This month, the number of executions under Texas Governor Rick Perry is set to hit 250 — more than twice as many as in any other state since the U.S. death penalty was reinstated in 1976. Anthony Haynes and Bobby Hines would be the 249th and 250th Texas prisoners put to death under Gov. Perry, and are set to be executed October 18 and 31 respectively.
250 is a lot of executions. But even a small sample of the state killings under Rick Perry highlights (or lowlights) the depth and variety of serious problems with capital punishment in Texas. The large number of executions merely illustrates how little Texas leaders care about these problems.
Here are just eight of the more egregious, but also representative, examples from Rick Perry’s death penalty legacy.
1. Executing the Innocent: Cameron Todd Willingham (executed February 17, 2004) was convicted of murdering his 3 young daughters by arson in 1991. In 2011, the Texas Forensic Science commission reopened the case and published in its final report that there was no scientific reason to believe that the fire was arson at all. Governor Perry had information about the flawed arson investigation at the time of the execution and later tried to quash the reopened investigation. The Innocence Project now considers Willingham wrongfully convicted.
2. Inadequate Legal Counsel: Leonard Uresti Rojas (executed Dec. 4, 2002) was one of many to be executed under Governor Perry despite major questions about the competency of their lawyers — both Bobby Hines and Anthony Haynes are current examples. The appellate attorney appointed to Rojas was on probation with the state bar, had never handled a death penalty appeal, suffered from bipolar disorder, and missed multiple deadlines to file appeals on Rojas’ behalf. Missed appeal deadlines made it impossible for Rojas to challenge his death sentence. Under these circumstances, Rojas should have been granted clemency, but the failure of his lawyers was not enough for Governor Perry and the Texas Board of Pardons and Paroles.
3. Killing Teenage Offenders: Napoleon Beazley (executed May 28, 2002) was only 17 with no prior record when he carjacked and killed John Luttig in 1994. He was one of four juvenile offenders executed under Rick Perry before the Supreme Court outlawed such executions in 2005. Texas continues executing those who committed crimes as teenagers – Bobby Hines, set to be the 250th under Rick Perry, was 19 at the time of his crime.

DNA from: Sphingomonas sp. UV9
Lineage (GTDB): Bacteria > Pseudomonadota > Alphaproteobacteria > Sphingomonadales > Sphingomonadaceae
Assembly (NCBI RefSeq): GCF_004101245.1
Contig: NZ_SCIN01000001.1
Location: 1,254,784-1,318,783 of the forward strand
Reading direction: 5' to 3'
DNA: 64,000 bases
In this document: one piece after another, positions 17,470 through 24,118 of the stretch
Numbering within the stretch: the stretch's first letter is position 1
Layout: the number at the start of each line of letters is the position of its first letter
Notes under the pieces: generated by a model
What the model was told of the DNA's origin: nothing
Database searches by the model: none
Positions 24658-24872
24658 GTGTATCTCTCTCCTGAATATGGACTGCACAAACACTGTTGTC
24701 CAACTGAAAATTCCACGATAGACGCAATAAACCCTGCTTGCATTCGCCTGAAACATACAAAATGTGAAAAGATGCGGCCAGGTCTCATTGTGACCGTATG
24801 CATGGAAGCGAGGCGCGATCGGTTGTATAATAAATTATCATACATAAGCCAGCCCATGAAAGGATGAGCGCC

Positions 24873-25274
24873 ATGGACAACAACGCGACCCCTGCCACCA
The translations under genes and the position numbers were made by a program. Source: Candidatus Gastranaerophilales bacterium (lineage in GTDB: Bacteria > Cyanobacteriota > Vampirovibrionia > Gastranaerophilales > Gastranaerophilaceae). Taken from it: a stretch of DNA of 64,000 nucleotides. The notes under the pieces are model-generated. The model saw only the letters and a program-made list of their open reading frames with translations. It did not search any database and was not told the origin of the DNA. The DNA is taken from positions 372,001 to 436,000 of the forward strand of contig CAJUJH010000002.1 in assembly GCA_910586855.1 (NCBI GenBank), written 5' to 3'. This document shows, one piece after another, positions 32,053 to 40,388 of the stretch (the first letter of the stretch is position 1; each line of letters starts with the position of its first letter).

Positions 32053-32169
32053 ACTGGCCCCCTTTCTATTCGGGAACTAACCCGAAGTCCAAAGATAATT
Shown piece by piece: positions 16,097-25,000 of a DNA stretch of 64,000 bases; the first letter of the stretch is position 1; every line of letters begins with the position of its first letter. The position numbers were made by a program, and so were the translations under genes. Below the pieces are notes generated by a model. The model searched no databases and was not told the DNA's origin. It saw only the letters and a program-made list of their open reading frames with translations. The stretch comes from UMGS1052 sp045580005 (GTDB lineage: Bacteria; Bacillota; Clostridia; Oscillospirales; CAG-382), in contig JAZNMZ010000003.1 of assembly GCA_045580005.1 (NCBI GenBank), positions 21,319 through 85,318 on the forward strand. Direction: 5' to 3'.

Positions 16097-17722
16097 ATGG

4. Executing the Mentally Ill — Kelsey Patterson (executed May 18, 2004), despite diagnoses that he was severely mentally ill, was assessed as mentally fit for execution by Dr. James Grigson, nicknamed “Dr. Death” for his willingness to testify against capital murder defendants. Though a decades-long staple in Texas capital hearings, “Dr. Death” was later expelled from the American Psychiatric Association and Texas Society of Psychiatric Physicians because of his unethical, unscientific testimony in such cases. Gov. Perry ignored a rare recommendation of clemency from the Texas Board of Pardons and Paroles and allowed Patterson’s execution to proceed. In a 2006 Amnesty International report on mental illness and the death penalty, Patterson is listed as 1 of 9 people executed in Texas between 2001 and 2005 despite severe mental illness.
5. 1 Bullet, 2 Executions: On October 13, 1980, Willie Williams and Joseph Nichols (executed 1995 and March 7, 2007, respectively) robbed a Houston deli, and in the process the store owner was killed with a single bullet. Both men were convicted and executed for firing that one shot – Williams under then Governor Bush, and Nichols in 2007 under Governor Perry.
6. Denying Foreigners Consular Rights: Humberto Leal Garcia (executed July 7, 2011) was never informed upon arrest that as a Mexican national, he was entitled to legal help from the Mexican consulate. This was a violation of the Vienna Convention of Consular Rights, and may have been the difference between life and death for Mr. Garcia. Since Rick Perry became governor in Dec. 2000, there have been 7 executions of foreign nationals in Texas.
7. Ignoring Survivors: Mark Stroman (executed July 20, 2011) murdered two people in racially motivated attacks purportedly as vengeance for the attacks of September 11. Rais Bhuiyan, a survivor of that spree of violence sued to stop the execution, arguing that, as a practicing Muslim, he was required to forgive Stroman and that Stroman had been ignorant at the time of his crime spree. “By executing him now, we are losing everything.” Those words fell on deaf ears, and Mark Stroman was executed anyway in July 2011.
8. Killing Intellectually Disabled: Marvin Wilson (executed August 7, 2012), with an IQ of 61, well below the normal threshold of 70, should have been ruled “mentally retarded” and thus ineligible for execution. But by unique and unscientific standards, based on the child-like character Lennie from Steinbeck’s Of Mice and Men, Texas courts held that his execution was permissible. Governor Perry did not intervene.
The Texas death penalty continues to have lots of problems. The vacuum of leadership on this issue, headed by Gov. Perry, has ensured that executions will keep happening in large numbers, and that blatant miscarriages of justice will continue to be a depressingly regular occurrence.